Term of Award
Master of Science in Applied Engineering (M.S.A.E.)
Document Type and Release Option
Thesis (open access)
Copyright Statement / License for Reuse
This work is licensed under a Creative Commons Attribution 4.0 License.
Committee Member 1
Committee Member 2
Mercury is potentially toxic to the environment. Mercury is absorbed into anaerobic sediments of surface waters, which may be converted to methylmercury, a toxic form of mercury that bio-accumulates in aquatic biota. Sources of mercury in the environment vary, but the production of methylmercury is common in sulfur-rich sediments containing mercury. In such environments, sulfur reducing bacteria (SRB) produce methylmercury as a by-product. The metabolic process uses energy from the reduction of sulfate to sulfide. This study focuses on determining the methylmercury production and release potential from sulfur-rich sediments extracted from different areas of the Brunswick Estuary. Previous studies note considerable levels of mercury in the Brunswick Estuary due to a local super fund site. Water and sediment samples were collected from six different sites to feed microcosms. The design measures the potential of the sediments to produce methylmercury. Microcosms were operated under anaerobic conditions to determine if sediments produced methylmercury under extreme conditions (e.g. low dissolved oxygen, low oxidation-reduction potential, and highly productive environment). This may seasonally exist in different zones of the estuary. Results revealed that sediments have the potential to reduce sulfate under anaerobic conditions. In the microcosms, sulfate concentrations rapidly decreased from values as high as 290 mg/L to practically 0 mg/L. This suggests that sediments provide an adequate environment to support SRB activity, which may result in methylmercury production. Further, results revealed that the production potential of methylmercury varies across different zones of the estuary. Precise methylmercury concentrations collected from the different sites are currently being evaluated. Due to the environmental conditions that prevail in the estuary, its proximity to a mercury super fund site, and its accessibility for fishing activities, it is crucial to further assess the methylmercury formation in this area.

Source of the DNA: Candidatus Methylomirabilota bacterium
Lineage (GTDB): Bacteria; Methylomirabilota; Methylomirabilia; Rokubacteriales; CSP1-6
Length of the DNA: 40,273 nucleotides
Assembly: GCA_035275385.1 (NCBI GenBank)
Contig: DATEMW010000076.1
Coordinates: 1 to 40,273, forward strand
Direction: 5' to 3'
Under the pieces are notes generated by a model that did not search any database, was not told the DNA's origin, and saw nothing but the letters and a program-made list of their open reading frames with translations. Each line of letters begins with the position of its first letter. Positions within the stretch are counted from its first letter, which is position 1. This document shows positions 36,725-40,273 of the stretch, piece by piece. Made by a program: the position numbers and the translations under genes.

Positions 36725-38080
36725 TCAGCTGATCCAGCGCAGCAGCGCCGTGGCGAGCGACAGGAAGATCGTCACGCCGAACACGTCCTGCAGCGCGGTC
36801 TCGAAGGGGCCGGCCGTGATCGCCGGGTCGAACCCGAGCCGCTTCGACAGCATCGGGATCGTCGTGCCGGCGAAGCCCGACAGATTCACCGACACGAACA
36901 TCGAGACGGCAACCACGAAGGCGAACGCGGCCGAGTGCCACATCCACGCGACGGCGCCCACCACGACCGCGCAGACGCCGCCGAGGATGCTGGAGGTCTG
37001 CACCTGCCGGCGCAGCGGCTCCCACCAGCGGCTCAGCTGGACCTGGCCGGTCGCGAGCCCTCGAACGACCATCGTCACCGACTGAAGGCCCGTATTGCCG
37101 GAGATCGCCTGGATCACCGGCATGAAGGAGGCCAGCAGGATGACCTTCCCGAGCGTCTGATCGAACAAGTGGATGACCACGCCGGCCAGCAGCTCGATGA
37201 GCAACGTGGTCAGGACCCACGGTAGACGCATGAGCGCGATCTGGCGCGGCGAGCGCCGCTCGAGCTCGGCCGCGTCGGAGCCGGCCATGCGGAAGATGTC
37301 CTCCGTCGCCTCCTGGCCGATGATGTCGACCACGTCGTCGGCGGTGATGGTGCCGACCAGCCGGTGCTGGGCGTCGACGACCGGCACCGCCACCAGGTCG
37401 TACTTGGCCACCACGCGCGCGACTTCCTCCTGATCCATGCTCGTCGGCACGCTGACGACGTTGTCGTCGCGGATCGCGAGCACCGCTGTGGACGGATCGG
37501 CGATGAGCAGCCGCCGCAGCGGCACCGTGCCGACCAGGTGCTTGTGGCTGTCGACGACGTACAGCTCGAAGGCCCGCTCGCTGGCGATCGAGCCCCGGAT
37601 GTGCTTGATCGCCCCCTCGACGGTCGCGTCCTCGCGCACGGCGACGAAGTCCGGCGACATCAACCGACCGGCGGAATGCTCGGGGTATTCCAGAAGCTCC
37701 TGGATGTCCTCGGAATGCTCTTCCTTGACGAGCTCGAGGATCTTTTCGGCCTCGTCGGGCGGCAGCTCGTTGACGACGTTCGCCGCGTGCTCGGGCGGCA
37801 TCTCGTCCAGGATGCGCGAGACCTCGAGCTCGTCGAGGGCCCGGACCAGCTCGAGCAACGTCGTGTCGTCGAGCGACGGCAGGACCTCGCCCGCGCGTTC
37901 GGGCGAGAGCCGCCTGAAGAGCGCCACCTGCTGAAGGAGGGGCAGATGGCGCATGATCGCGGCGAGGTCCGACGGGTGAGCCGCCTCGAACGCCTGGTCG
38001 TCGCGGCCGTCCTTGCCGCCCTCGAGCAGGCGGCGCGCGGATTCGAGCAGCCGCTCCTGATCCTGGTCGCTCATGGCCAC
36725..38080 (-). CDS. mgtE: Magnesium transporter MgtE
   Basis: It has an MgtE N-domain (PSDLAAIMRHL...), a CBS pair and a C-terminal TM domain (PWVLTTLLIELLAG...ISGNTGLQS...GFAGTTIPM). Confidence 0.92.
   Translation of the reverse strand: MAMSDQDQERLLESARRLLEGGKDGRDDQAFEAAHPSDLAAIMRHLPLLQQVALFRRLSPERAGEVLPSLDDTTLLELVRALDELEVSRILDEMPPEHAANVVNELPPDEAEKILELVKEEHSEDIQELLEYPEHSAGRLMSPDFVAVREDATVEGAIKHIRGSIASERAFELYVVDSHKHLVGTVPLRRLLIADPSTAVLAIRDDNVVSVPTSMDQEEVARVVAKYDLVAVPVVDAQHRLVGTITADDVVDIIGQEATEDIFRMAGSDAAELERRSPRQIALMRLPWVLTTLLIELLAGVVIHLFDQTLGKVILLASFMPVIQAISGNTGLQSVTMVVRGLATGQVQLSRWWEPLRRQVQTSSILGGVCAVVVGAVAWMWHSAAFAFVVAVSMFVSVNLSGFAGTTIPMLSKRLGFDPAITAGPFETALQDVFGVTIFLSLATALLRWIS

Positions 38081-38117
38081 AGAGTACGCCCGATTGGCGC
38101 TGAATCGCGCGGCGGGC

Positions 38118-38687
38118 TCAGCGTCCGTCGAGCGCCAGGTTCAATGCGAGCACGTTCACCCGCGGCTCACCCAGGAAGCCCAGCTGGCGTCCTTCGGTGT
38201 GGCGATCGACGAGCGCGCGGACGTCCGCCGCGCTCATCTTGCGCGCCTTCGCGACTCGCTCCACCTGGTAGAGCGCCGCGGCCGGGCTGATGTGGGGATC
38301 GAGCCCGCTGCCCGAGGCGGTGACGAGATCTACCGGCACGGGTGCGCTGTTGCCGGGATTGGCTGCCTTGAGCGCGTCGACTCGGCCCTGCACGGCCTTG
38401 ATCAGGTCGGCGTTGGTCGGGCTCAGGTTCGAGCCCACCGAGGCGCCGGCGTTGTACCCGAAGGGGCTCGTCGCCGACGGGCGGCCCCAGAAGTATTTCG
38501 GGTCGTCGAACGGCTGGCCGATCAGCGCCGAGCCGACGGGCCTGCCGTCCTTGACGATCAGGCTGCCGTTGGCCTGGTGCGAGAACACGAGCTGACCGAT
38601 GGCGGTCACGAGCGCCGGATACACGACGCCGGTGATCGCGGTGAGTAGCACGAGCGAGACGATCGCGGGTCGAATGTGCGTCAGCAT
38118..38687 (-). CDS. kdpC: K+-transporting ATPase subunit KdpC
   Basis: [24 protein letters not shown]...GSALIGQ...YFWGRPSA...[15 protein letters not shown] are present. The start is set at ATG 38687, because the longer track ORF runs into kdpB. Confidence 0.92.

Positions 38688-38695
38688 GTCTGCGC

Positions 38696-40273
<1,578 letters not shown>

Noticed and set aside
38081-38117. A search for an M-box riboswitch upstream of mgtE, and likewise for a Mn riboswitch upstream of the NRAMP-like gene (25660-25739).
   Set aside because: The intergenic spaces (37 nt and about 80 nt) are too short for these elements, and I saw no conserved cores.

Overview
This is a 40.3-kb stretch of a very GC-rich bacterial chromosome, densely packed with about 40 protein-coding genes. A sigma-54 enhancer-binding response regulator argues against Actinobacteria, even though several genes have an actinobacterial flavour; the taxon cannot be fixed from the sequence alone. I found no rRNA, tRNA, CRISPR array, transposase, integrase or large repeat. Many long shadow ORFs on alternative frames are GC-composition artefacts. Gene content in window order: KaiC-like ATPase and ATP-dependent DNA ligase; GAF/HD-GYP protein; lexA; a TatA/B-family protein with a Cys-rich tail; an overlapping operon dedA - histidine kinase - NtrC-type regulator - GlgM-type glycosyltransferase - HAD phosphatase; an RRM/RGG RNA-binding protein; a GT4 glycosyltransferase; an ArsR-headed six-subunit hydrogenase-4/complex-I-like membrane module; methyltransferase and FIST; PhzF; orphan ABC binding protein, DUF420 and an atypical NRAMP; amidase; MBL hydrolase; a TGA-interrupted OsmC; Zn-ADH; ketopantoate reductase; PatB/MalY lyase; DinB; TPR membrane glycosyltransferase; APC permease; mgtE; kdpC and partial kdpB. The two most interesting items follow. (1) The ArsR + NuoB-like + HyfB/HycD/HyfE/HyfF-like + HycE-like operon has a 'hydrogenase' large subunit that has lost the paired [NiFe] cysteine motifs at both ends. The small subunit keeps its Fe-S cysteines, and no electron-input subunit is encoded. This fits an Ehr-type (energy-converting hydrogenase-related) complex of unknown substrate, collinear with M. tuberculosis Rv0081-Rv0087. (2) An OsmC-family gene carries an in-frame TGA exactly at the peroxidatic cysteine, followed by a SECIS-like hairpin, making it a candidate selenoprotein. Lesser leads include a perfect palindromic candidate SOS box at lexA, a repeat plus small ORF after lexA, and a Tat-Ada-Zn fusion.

Nicolette, Travis William, "Mercury Cycling in Sulfur Rich Sediment From The Brunswick Estuary" (2017). Electronic Theses & Dissertations. 1626.
Research Data and Supplementary Material